Noting, as many have, that retail sales for Class 8 trucks in North America have lagged this year, Volvo Trucks North America (VTNA) execs say truck dealers' inventories are swelling and present a problem for the market picking back up. At the same time, the latest 2017 fuel-efficiency technologies that've come about thanks to federal Greenhouse Gas Phase I regulations are rolling out and opening new possibilities.
"There's pretty slow order-taking in the industry overall," contends Magnus Koeck, vice president for marketing and brand management at VTNA. "Everyone is facing the same challenge." Manufacturers have continued churning out trucks at fairly high rates — as has Volvo, he notes — "and when the market slows down, it just builds up in terms of inventory out at dealerships." Still, the company continues to project North American Class 8 sales this year of 250,000 units.
VTNA also sees some bright spots in the trucking industry spectrum, and the OEM just began this week demonstrating its latest advancements in engines and transmissions both with the first wave of customers and Tuesday morning with a group of reporters. The company specified when new 2017 tech unveiled earlier this year goes into production and did some show-and-tell with the hardware and how it works (watch for our breakout look next week).
One standout has been VTNA's Wave Piston technology going into D11 and D13 heavy-duty diesel engines. The company essentially has built a better mouse trap in this case, redesigning the piston crown itself with six "tabs" or divots that better concentrate and shape the fuel mixture to promote combustion. In testing, the OEM was showing the new pistons reduce soot output by a very significant 90%, so VTNA got new testing equipment to check it again and make sure.
"We thought our testing equipment might be faulty. It wasn't the equipment," says Wade Long, director of product marketing at VTNA. "What is soot? It's unburnt fuel," he points out, explaining that the Wave Piston improves flame propagation for improved fuel economy and greatly reduced soot. The technology going into Mack and Volvo engines could mean changes may be possible regarding the need for treatment like diesel particulate matter filtering.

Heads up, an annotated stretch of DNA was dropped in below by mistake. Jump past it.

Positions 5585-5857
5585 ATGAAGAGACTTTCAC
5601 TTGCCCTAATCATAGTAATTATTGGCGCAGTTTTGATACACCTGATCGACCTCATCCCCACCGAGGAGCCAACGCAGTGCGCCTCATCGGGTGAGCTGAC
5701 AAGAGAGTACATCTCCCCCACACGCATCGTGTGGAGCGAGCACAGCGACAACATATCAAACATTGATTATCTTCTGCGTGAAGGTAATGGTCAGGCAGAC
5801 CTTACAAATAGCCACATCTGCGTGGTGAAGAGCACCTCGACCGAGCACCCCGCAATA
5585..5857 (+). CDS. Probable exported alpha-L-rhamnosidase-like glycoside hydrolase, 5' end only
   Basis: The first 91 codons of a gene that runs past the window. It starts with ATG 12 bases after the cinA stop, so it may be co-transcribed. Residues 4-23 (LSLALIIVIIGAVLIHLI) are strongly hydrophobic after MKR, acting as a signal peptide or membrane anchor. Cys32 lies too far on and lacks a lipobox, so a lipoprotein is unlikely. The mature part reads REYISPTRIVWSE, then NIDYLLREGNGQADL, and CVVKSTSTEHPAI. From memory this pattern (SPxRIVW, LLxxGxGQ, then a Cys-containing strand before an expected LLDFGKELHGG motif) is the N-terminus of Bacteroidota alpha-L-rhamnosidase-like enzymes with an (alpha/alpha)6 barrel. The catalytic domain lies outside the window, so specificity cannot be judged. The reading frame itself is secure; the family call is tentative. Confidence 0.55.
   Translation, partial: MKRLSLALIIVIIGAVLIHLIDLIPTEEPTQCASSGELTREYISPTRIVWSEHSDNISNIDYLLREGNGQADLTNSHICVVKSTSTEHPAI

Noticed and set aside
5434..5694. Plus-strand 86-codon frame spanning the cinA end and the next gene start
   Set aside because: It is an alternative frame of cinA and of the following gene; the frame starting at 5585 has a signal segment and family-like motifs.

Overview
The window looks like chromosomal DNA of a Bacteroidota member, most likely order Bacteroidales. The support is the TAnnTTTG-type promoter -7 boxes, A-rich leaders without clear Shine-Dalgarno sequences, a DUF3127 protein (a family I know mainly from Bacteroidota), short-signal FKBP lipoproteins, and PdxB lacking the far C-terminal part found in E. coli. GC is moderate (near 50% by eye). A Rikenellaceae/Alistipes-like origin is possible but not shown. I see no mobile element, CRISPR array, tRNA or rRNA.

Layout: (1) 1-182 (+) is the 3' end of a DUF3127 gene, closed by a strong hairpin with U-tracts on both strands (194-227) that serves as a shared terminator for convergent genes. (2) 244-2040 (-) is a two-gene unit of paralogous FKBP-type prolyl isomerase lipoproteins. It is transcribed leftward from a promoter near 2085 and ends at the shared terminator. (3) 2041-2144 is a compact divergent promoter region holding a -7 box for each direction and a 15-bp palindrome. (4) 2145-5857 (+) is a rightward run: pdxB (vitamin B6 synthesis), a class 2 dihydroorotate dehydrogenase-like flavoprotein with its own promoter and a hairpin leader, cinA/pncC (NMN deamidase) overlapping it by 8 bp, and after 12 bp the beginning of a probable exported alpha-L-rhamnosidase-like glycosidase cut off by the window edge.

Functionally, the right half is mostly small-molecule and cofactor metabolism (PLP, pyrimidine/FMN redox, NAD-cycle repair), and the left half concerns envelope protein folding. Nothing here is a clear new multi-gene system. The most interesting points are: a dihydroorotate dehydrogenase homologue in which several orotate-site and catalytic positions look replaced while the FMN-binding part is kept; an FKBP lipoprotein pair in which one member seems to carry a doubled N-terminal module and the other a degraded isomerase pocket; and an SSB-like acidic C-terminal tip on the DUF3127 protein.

Volvo's I-Shift transmissions are another star of the show for 2017, particularly with new "Crawler" add-on gears designed as a lower-cost alternative to provide extreme slow-speed control valuable in vocational and heavy haul-type applications while allowing a rear-axle ratio that gives fuel efficiency at highway speeds. Vocational trucks "can drive down the highway at a decent rpm when they're cruising and they come back home instead of running at 1,700 rpm or so trying to do 65 mph," says John Moore, a product marketing manager at VTNA.
"Lots of people say, 'It's a dump truck, I don't care.' Well, if you have 50 of them and you're talking a 3% gain in fuel efficiency, that adds up fast," Moore tells Fleet Owner. "We're excited even to be able to be talking about fuel efficiency with vocational vehicles. It also aids in engine longevity and reliability as well; it's less stress when you're running an engine at 1,500 rpm instead of 1,800 rpm, less vibration."